Cooking Vinyl COOKCD731
In the 38 years Mike Scott has led the Waterboys, he’s taken this Scots band in various musical directions while maintaining its distinctive identity. Scott has remained the only constant through many changes of personnel, so it’s really his musical vision that remains at its core. He injected stomping rock’n’roll into Modern Blues (2015), and on the two-disc Out of All This Blue (2017) Scott gave in to his love of R&B, blues, and soul. On Where the Action Is those strains are joined to hints of the group’s signature Celtic folk-rock.
The title track, which begins the album, is a reworking of “Let’s Go Baby (Where the Action Is),” the B-side of soul singer Robert Parker’s 1966 hit single “Barefootin’.” Scott and Paul Brown, the Waterboys’ keyboardist, have added new lyrics and given it a more pronounced rock’n’roll flavor. Brown’s Hammond organ drives the track with a strong assist from Scott’s stinging guitar and Ralph Salmins’s hard-hitting drums. At the end, backing vocals from Jess Kavanagh and Zeenie Summers add a gospel flavor.
“London Mick” celebrates the Clash’s Mick Jones with loud guitars and a big rock’n’roll heart -- in my favorite line, Scott recalls watching, with Jones, the 1984 mockumentary This Is Spinal Tap. Then it’s back to soul with “Out of All this Blue” -- the song didn’t appear on the album of that title -- Brown’s horn playing and Hammond organ providing the grease. “Take Me There I Will Follow You” takes a run at hip-hop, combining it with a happy pop chorus in a fun, fresh mashup.
“In My Time on Earth,” its arrangement based on acoustic guitar, is an emotionally direct and moving look at cultural change and current events that’s angry without preaching. Brown’s Hammond and synthesized strings create a moody backdrop for Scott’s voice, and as the track grows in intensity, the voices of Kavanaugh and Summers support Scott in putting across its powerful message. Steve Wickham’s fiddle in the closing moments evokes memories of earlier Waterboys records.
The strongest echo of the Waterboys’ past is heard in “Then She Made the Lasses-O,” a Robert Burns poem set to music by Scott, who adds to the mix the surface noise of a worn LP -- that, and Wickham’s fiddle, summon memories of Scott’s and his country’s pasts. In “Piper at the Gates of Dawn,” which shares its title with that of a chapter of Kenneth Grahame’s The Wind in the Willows (1908), Scott recites passages from the novel, accompanied mostly by a simple piano line. At more than nine minutes, this track could easily have been too long, but Scott’s impassioned reading of Grahame’s spiritual and pastoral images is mesmerizing.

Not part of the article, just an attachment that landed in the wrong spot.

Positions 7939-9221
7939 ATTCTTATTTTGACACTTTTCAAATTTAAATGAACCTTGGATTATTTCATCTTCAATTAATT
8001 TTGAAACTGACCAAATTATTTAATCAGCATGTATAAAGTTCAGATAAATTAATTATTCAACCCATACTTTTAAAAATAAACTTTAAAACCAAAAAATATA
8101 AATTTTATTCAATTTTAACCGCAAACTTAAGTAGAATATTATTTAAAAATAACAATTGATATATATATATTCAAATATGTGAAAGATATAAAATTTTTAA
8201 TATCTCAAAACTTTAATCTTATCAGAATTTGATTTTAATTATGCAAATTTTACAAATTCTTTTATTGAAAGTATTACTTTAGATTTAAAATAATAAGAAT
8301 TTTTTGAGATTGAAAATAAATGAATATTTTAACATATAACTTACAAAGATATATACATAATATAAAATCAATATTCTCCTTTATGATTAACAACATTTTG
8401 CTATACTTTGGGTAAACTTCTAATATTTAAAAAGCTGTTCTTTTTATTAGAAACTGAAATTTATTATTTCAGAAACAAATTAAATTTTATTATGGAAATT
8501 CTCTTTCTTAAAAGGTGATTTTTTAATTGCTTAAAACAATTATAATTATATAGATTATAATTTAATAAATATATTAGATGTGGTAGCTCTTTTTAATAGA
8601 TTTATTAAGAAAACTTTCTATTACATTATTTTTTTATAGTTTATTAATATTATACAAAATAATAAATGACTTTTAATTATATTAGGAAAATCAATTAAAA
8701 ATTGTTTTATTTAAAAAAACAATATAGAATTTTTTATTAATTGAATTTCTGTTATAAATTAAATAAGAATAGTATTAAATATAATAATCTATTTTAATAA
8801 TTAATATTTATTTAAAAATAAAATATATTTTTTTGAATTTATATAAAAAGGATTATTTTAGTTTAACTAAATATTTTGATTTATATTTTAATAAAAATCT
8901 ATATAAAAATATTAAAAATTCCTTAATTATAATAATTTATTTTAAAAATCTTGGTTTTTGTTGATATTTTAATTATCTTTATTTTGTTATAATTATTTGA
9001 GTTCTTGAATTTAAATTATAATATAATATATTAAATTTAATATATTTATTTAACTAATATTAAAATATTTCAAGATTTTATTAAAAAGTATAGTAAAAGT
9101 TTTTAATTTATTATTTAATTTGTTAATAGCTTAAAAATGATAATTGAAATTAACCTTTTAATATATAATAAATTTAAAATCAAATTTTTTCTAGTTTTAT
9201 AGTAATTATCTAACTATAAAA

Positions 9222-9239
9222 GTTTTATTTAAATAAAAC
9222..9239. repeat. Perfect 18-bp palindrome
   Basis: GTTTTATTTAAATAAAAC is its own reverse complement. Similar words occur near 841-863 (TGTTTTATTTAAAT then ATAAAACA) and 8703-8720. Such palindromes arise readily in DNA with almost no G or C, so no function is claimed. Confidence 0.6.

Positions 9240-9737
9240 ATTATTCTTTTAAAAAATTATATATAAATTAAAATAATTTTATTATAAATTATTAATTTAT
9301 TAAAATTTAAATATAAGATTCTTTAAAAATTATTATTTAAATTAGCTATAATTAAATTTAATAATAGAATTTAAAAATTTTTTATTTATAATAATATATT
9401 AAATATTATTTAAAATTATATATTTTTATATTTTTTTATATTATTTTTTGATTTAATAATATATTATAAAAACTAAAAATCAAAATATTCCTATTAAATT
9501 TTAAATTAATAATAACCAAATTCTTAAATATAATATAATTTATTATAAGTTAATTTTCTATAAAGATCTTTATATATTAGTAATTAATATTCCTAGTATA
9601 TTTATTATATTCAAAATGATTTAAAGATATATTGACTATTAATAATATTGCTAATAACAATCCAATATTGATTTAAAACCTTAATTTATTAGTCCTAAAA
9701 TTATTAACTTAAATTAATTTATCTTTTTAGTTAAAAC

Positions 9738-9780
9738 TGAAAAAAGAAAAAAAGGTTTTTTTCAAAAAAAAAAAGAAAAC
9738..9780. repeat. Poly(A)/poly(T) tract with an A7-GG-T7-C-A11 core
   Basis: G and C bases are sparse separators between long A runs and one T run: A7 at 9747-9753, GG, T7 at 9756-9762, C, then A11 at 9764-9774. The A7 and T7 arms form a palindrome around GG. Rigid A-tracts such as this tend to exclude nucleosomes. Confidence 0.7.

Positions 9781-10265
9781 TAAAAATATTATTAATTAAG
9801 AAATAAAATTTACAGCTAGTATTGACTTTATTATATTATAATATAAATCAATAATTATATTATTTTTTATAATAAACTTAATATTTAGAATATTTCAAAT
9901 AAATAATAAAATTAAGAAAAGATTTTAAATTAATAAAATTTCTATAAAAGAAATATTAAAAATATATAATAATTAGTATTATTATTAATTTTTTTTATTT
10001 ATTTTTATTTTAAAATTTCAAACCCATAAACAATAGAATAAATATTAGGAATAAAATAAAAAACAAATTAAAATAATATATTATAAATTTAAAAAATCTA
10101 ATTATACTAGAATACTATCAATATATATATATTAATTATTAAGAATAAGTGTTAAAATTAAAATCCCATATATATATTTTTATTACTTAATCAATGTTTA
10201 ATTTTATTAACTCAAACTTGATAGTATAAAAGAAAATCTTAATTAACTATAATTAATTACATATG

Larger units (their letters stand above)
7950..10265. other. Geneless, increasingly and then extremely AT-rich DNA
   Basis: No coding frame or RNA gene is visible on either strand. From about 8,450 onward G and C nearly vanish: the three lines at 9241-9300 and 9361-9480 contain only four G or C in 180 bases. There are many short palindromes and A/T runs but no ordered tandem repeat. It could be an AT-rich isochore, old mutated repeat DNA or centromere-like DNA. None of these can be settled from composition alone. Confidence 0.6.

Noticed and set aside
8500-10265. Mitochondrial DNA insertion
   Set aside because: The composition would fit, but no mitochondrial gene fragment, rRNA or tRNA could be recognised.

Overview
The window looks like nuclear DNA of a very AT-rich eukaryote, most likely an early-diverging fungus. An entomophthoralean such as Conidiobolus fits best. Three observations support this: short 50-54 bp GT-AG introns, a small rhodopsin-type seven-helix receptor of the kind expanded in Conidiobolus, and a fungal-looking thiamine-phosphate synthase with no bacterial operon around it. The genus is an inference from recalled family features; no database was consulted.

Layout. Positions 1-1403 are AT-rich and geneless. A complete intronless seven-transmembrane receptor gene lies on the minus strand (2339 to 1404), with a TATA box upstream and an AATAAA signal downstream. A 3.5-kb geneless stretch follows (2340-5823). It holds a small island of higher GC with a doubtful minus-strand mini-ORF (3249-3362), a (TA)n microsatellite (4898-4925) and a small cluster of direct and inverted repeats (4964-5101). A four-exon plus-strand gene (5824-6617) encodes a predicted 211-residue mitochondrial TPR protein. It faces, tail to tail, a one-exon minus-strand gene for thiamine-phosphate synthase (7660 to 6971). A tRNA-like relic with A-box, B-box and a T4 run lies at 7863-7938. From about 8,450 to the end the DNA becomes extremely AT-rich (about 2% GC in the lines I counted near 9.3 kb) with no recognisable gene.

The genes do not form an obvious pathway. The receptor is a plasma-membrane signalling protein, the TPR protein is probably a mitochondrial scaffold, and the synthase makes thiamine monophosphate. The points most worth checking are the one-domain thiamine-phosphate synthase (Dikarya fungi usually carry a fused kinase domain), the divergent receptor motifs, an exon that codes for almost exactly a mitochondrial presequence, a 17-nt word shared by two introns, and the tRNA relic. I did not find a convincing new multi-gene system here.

Nostalgia may pervade Where the Action Is, but the album is more a celebration of where Scott’s experiences have led him than a longing to return to any age of gold. In “Ladbroke Grove Symphony” he recalls a period, in the 1980s, when he lived and wrote in London’s West End -- a time he fondly remembers but realizes he can’t go back to: “Some things I guess / You ain’t meant to repeat.” The album sometimes looks back sadly, but ultimately feels hopeful, even defiant.
The sound of the title track is appropriately dense, with layers of instruments and effects; other songs get more space, through which details surface. Voices are nicely focused and full-bodied, and Aongus Ralston’s bass guitar has lots of punch without being overemphasized.
And the songs of the dead fill my ears
All the champions are fallen
All the heroes are deceived
And the world they made has disappeared
I don’t know if Scott felt a catch in his throat as he sang those words in “In My Time on Earth,” but I choked up a bit when I heard them -- they capture how many of us feel as our musical heroes fade away. He follows that verse with a suggestion: “So let’s tell it like it is, man / let’s nail it on the line.” Mike Scott and this band have been doing that for 38 years. Let’s hope they get 38 more.
. . . Joseph Taylor